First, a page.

Limit the scrolling and reloading
Refreshing CNN or FiveThirtyEight all day won’t make a difference. Nor will scanning Twitter incessantly. The results will come in as they do (or don’t… looking at you Pennsylvania!). Make a plan to consume coverage in a measured way and stick to it. That means, for example, checking out the news once an hour for five minutes. Later tonight when results start coming in, pick a channel you’ll watch and set a window for when you’ll tune in. Don’t be afraid to break up that CNN time with something funny — like an episode of It’s Me or the Dog.
Find solace in like-minded voices
I’ve found a great deal of comfort in the content from Crooked, the media juggernaut launched by ex-Obama staffers that include podcasts like Pod Save America. On these big nights, they do something called the “Group Thread” where they broadcast their own Slack channel with a feed from MSNBC on YouTube. Their team shares their candid, hilarious reactions to each development in a way that humanizes the profundity of the moment. It’s a great normalizer, reminding us that if you’re outraged, scared, or hopeful that there are millions of people out there just like you. If you’re looking for something lighter, Steven Colbert is doing a long livestream over on Showtime. And if you’re looking for something insightful, The Daily is doing their first-ever live show starting at 4pm EST.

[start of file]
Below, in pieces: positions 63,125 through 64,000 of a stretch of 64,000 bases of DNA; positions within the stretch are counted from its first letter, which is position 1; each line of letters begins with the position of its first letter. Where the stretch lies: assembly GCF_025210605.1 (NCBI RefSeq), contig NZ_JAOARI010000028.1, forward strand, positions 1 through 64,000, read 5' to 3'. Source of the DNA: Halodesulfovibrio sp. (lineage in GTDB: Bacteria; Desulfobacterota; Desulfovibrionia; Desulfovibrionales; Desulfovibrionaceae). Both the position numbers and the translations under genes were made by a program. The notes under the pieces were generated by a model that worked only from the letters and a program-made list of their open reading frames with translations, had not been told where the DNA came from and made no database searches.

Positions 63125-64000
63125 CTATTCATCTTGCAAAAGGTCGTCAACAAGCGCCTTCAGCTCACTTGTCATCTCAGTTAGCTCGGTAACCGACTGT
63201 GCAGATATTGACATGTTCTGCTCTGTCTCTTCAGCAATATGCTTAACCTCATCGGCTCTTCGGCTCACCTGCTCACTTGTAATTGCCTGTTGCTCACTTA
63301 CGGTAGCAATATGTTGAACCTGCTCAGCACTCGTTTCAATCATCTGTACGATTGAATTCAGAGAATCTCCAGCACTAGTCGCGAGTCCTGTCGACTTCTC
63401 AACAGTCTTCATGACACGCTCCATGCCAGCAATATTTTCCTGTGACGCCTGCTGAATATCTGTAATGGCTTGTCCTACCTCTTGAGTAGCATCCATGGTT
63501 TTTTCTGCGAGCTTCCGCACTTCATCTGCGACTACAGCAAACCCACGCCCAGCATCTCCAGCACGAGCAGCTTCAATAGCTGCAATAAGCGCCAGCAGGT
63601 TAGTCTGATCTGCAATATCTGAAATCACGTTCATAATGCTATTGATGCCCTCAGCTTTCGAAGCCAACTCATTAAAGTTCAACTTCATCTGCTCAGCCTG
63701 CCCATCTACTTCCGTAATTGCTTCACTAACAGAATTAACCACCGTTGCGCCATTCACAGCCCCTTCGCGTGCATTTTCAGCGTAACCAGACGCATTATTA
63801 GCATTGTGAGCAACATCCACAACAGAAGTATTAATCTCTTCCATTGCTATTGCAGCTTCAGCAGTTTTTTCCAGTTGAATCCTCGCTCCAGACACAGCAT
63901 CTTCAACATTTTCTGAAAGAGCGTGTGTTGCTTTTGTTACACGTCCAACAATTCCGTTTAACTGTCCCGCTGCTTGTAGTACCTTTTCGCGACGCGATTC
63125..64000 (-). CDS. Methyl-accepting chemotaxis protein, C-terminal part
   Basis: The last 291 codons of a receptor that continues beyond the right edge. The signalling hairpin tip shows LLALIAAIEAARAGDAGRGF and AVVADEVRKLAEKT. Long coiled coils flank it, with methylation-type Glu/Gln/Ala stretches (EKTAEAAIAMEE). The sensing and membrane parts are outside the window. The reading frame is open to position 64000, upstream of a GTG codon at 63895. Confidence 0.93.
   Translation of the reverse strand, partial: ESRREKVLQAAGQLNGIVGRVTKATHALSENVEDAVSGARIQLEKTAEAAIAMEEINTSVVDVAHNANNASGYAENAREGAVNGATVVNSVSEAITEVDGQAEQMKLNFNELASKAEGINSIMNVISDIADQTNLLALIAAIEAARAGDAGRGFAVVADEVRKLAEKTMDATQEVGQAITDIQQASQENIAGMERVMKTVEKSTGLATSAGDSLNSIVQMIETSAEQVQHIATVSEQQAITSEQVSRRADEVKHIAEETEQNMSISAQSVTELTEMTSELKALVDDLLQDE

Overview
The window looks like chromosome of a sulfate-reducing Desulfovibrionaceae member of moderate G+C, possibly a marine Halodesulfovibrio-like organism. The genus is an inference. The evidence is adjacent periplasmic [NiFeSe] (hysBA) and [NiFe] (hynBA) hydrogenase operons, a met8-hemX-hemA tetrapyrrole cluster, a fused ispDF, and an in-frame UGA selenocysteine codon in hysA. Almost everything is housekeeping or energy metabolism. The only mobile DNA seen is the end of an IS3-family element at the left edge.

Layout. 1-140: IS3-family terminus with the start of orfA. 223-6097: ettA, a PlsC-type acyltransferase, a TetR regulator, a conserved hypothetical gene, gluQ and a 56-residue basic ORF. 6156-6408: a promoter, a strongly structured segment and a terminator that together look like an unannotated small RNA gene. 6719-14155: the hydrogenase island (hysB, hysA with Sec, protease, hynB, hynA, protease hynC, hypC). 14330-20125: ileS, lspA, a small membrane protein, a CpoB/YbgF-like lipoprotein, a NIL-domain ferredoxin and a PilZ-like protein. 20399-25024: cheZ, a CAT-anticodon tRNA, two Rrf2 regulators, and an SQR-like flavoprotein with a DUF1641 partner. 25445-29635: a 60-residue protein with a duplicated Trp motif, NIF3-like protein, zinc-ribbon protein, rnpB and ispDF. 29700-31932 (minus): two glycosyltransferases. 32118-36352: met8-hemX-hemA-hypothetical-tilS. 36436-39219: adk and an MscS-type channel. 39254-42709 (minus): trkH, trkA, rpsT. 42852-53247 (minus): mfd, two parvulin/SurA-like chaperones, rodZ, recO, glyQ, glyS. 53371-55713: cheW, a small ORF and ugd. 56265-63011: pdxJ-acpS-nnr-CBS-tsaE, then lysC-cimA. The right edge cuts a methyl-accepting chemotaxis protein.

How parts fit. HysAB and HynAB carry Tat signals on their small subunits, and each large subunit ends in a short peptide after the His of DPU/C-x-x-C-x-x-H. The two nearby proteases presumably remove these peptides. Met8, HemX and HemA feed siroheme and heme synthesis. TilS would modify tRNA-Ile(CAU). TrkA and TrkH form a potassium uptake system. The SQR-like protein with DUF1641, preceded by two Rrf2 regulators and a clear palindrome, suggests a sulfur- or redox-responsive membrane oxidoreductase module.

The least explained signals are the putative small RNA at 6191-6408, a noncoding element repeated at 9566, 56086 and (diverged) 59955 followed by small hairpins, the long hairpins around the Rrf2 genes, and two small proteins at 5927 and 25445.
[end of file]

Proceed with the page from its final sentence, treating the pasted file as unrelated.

Accept that we’re not done yet
Regardless of what happens, tonight won’t be the end of the past four years or the messes that it’s caused. There will be uncalled races, heightened tensions, and a — at a minimum — a president that won’t be out of office until January. Accept that there’s still a lot to happen beyond this evening — and believe that you have more control over your anxiety than you might think.
And if you need support at any time in the aftermath of tonight, we’re always here for you.
COVID-19 has us all stuck inside and exploring different aspects of our mental health. I thought it would be a good time to suggest books that have helped me develop and ground my knowledge on the diverse topics that impact our emotional and mental health.
Here is a short list of books that have had a major impact on me and taught me to think critically and compassionately: